Monday, January 21, 2019

Stops along the way ...

A couple of days ago it was time again to drive to Georgia.  The only part of the trip I stress about is going through the mountains in Tennessee on U.S I-24; mostly the notorious portion that goes over Monteagle, TN.  It is considered to be one of the most dangerous sections of interstate highway in the US.  You have to climb up as your ears close from the height, and then the long dangerous downgrade begins with 18-wheeler trucks all around you - and your stomach is fluttering under the strain.  Damages on the median barrier show that many vehicles have experienced problems.  Tough truck drivers avoid the Monteagle mountain stretch and call it a "white-knuckle" highway.  Country singer Johnny Cash had a song about it "Your life is in your hands when you start down that long steep grade on Monteagle Mountain," and so forth.  The scenery is gorgeous is you are a passenger and able to look at the icy rocks, the lovely waterfalls and way down in the valley.  As a driver my eyes are glued on the highway, hoping for no brake failure happening on a large truck but knowing that it did happen by the marks left on the runaway truck ramps on the side of the road.

Usually I stop at the South Pittsburg rest station a few miles past Monteagle, as I have shown on my posts before, but this time I decided to stop first in rural Monteagle, where I had never been.  "Keeping by the main road is easy; but people love to be sidetracked."  Lao Tzu (570 BC-490 BC, Chinese philosopher.)  Because of the elevation it was cold and also quite foggy.  I stopped at a shop called "The Amish Hippie" on Monteagle Main Street.  (Click on collage to enlarge.)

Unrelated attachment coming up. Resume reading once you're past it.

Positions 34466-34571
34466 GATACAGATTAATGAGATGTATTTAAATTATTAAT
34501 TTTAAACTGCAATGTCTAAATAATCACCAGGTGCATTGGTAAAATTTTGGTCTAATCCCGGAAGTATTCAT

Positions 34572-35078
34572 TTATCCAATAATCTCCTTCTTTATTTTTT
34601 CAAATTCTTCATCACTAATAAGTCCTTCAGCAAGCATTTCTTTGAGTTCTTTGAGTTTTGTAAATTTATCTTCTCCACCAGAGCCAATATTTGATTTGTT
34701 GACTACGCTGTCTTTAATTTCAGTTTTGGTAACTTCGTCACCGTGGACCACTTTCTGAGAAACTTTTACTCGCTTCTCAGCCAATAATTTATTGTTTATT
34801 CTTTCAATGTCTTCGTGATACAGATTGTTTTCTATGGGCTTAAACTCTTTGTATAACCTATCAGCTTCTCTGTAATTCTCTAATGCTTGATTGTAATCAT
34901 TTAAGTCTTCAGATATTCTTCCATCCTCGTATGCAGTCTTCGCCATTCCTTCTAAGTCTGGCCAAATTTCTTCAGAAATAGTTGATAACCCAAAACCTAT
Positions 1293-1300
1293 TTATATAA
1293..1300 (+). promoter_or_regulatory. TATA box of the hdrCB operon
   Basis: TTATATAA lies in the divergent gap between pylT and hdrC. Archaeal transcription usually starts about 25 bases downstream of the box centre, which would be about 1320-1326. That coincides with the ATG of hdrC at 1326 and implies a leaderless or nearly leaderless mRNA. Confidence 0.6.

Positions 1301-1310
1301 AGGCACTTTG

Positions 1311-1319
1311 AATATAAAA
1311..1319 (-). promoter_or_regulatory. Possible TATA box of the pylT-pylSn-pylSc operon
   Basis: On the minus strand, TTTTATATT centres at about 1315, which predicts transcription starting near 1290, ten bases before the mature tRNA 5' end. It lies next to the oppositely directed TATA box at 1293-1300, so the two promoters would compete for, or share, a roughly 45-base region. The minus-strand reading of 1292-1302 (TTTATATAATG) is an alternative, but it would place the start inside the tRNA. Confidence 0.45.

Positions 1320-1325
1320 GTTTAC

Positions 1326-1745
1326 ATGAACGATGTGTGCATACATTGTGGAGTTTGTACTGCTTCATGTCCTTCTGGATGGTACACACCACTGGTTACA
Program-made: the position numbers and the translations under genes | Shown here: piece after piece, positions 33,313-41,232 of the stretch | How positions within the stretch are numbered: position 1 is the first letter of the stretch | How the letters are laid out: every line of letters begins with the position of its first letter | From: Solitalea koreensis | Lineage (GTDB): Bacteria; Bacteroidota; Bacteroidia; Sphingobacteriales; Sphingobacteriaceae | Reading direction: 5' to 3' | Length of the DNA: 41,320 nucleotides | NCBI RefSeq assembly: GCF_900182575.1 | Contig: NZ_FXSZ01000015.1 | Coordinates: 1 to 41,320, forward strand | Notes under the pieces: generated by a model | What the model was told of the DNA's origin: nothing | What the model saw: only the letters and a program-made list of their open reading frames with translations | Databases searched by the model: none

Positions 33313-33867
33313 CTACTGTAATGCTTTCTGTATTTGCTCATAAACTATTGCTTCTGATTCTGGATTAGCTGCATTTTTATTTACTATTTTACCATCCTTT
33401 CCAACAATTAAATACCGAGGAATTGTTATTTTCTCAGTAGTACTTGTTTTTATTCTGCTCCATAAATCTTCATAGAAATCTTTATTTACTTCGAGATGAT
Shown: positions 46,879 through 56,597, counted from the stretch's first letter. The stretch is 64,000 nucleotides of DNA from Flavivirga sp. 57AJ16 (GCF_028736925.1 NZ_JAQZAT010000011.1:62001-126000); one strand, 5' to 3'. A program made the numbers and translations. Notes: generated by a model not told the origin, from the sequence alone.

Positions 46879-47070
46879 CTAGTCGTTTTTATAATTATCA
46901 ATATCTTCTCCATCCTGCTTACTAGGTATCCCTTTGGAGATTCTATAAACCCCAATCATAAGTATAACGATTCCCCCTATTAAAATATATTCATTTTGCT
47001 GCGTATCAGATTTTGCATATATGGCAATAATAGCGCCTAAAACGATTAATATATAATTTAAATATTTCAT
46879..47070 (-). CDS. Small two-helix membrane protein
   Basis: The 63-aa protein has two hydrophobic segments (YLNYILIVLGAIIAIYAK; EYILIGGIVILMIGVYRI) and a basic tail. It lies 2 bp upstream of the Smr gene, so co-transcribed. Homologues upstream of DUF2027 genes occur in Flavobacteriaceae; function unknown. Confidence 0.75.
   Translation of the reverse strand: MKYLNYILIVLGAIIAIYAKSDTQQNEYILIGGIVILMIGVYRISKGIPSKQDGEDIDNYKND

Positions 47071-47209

Inside it was a bit warmer, with a whiff of incense in the air.  A young woman, covered in several layers of sweaters, greeted me.  She invited me to look around and then asked me if I was German - wrong! (because of my accent.)  I walked slowly around the store, looking at the eclectic merchandise.  There were Amish jams, honey, jellies, creams, homemade toys and some vintage items scattered all around.  Rock music was playing.

The other two rooms had a mixture of tobacco paraphernalia, hookas, jewelry, souvenirs, dyed clothing, tee shirts, capes, sweaters and more.  The walls were covered with hippie photographs, rock stars of the 60s and 70s, and peace symbols.

Back outdoor, it was still cold.  I walked around taking pictures of old cars, yard ornaments, and assorted eccentric items.  The store offered coffee - there were some old tables and chairs outside but uncomfortable looking, even in summer.

As I drove away I remembered a poster I saw in the store, "The Wall" an album by the rock group Pink Floyd.  Pink Floyd was an English rock band of the 1960s with psychedelic music, sonic experimentation and philosophical lyrics.